Rapid, Real-Time Detection of Acute HIV Infection in Patients in Africa
BACKGROUND: We conducted a prospective study to evaluate methods of detecting clients with sexually transmitted diseases (STDs) who were acutely coinfected with human immunodeficiency virus (HIV) in Lilongwe, Malawi.
METHODS: After informed consent was obtained, all clients with acute STDs were offered voluntary HIV counseling and testing by 2 rapid antibody tests. Samples from rapid test-negative or -discordant subjects were pooled (50 : 5 : 1) and tested for HIV RNA. Western blots were performed on all rapid test-discordant specimens with detectable HIV RNA. A subset of specimens received p24 antigen testing with standard and/or ultrasensitive methods. Patients with possible acute HIV infection were followed to confirm seroconversion.
RESULTS: A total of 1450 clients (34% female and 66% male) agreed to testing, of whom 588 (40.55%) had established HIV infection and 21 (1.45%) had acute infection. Discordant rapid antibody tests identified 7 of 21 (33.3% sensitivity), standard p24 antigen identified 12 of 16 (75% sensitivity), and ultrasensitive p24 antigen identified 15 of 17 (88% sensitivity) acute cases. By definition, the sensitivity of the RNA assay was 100%.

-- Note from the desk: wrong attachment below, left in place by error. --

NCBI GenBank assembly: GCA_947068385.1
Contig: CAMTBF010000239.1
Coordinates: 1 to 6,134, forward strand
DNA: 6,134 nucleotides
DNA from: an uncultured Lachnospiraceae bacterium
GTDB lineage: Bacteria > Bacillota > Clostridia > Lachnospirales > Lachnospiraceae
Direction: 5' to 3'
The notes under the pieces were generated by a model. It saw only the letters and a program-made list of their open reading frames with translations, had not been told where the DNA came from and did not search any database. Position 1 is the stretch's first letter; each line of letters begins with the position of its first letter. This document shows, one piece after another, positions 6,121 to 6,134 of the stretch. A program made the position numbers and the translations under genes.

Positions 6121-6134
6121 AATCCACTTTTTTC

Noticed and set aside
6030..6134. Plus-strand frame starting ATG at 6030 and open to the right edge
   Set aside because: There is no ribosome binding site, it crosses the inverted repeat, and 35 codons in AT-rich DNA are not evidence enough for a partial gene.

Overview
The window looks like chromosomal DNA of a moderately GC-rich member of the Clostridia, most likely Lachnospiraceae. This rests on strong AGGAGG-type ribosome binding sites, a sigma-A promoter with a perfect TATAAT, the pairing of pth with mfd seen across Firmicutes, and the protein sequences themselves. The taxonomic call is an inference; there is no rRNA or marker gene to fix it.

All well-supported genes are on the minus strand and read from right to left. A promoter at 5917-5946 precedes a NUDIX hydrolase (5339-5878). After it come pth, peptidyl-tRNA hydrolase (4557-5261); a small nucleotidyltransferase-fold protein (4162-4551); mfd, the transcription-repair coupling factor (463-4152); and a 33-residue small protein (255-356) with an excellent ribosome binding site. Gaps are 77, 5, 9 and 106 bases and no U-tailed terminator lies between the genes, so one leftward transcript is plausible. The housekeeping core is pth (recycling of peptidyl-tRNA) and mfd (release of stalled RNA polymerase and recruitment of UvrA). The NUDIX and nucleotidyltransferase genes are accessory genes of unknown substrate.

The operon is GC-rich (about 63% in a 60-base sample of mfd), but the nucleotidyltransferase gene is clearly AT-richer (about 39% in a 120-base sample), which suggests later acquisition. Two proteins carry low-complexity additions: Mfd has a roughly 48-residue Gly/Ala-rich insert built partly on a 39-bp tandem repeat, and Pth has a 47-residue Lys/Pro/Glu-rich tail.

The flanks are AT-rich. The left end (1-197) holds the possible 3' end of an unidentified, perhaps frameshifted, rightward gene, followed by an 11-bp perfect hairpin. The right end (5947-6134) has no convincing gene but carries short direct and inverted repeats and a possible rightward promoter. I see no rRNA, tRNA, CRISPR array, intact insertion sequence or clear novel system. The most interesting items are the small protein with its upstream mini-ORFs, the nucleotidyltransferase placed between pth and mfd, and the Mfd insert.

CONCLUSIONS: Real-time pooled RNA testing for the detection of acute HIV infection is feasible in resource-limited settings. However, parallel rapid testing and p24 antigen testing are technologically simpler and together may detect approximately 90% of acute cases.
Fiscus, S.A.; Pilcher, C.D.; Miller, W.C.; Powers, K.A.; Hoffman, I.F.; Price, M.; Chilongozi, C.; Mapanje, R.; Kyrsiak, S.; Gama, S.; Martinson, F.E.A.; Cohen, M.S. Rapid, Real-Time Detection of Acute HIV Infection in Patients in Africa. Journal of Infectious Diseases (2007) 195 (3) 416-424. [DOI: 10.1086/510755]